2. The amounts of money involved here are beyond my ability to visualize. Still, they pale in comparison with the Sandals billions. We rich!
    Meanwhile a new entrant made an appearance in the teefing arena.

    1. Thanks for your comments, Magintob, but the reality is that the money spent on this bailout is in excess of $25 Billion TTD, based on the details released at this stage…the Tobago Sandals proposals, the many other examples of corruption are all a mere fraction of $25 Billion…

    1. Hello Indira, there were 325 CL Financial shareholders at the time of the bailout, according to CLF’s 17th February 2009 Annual Return with the Registrar General’s Department see here https://afraraymond.files.wordpress.com/2011/03/cl-financial-annual-returns-17-february-2009.pdf – those shareholders included of course, Lawrence Andre Duprey; Andre Louis Monteil, then Finance Minister Karen Nunez-Tesheira (listed as #89 at pg18 of 20 in the official filing) and of course Dr Bhoendradatt Tewarie…

  3. and I still would like to know why what is the biggest perceived fraud on public purse still cannot be forensically investigated by our so called white collar TTPS ?and main shareholders help culpable as is done in USA etc? certainly dereliction of duty / misuse and abuse of public office / breach of fiduciary duties to name but few …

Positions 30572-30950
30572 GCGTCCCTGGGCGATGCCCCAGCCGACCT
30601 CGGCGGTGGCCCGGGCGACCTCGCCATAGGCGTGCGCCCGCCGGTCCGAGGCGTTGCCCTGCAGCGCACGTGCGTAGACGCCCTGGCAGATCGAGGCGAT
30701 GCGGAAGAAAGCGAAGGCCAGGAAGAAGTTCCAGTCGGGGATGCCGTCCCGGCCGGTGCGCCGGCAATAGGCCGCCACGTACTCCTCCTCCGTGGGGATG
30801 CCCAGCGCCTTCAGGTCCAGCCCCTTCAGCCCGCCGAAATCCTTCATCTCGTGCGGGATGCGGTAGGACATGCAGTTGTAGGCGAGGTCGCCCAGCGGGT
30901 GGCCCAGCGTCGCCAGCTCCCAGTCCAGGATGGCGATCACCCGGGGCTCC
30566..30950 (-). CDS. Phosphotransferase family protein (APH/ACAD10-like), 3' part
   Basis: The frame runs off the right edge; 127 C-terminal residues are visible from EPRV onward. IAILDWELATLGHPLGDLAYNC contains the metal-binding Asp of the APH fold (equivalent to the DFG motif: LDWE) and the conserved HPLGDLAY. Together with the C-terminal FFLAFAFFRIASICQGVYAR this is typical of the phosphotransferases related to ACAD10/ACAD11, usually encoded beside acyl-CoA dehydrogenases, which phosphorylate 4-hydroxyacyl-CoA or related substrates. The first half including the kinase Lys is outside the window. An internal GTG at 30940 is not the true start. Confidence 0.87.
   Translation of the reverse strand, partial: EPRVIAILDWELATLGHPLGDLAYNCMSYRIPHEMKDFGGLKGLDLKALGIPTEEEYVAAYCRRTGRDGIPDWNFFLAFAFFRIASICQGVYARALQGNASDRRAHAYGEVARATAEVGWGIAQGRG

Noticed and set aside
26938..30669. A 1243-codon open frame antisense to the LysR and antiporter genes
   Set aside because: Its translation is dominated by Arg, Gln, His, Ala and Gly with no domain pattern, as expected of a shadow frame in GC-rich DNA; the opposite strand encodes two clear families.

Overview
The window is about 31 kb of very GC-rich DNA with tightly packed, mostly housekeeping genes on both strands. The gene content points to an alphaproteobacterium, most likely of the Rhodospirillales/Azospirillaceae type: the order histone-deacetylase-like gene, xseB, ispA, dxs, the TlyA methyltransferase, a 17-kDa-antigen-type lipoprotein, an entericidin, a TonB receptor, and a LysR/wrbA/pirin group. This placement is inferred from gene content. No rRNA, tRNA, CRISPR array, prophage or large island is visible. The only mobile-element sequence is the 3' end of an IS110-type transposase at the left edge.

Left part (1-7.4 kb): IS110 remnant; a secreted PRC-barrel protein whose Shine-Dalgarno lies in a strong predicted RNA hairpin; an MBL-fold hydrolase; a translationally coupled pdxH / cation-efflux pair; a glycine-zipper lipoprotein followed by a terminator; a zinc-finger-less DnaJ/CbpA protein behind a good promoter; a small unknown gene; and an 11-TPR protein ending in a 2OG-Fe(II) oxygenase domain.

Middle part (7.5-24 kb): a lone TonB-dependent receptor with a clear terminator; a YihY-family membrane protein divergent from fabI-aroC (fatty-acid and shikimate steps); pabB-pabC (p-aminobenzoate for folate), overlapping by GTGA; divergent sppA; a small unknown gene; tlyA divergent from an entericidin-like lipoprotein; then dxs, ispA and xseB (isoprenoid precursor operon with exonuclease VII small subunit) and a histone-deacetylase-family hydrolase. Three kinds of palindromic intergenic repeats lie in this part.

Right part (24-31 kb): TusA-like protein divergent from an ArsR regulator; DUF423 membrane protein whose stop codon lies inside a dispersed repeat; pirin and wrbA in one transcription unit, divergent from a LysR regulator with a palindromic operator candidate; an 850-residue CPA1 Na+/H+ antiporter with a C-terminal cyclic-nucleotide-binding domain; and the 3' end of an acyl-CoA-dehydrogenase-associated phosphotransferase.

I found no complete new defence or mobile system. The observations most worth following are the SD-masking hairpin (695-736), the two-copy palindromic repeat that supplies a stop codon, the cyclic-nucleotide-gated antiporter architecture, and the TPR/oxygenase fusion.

oh yes I forget when PNM teif is not a crime only when UNC & anti govt folks talk they will hunt you down
    what is good for goose not good for gander !.

    I suggest THA billions also unaccounted for .need your scrutiny AFRA….

    these are d real crooks and if we continue to abdicate to vote for real change not exchange nor rearrange ..we will continue to have no oncology hospital, no good roads , no better infrastructure while the thief absconds to hiding wealth abroad..

    we need to be the change we want …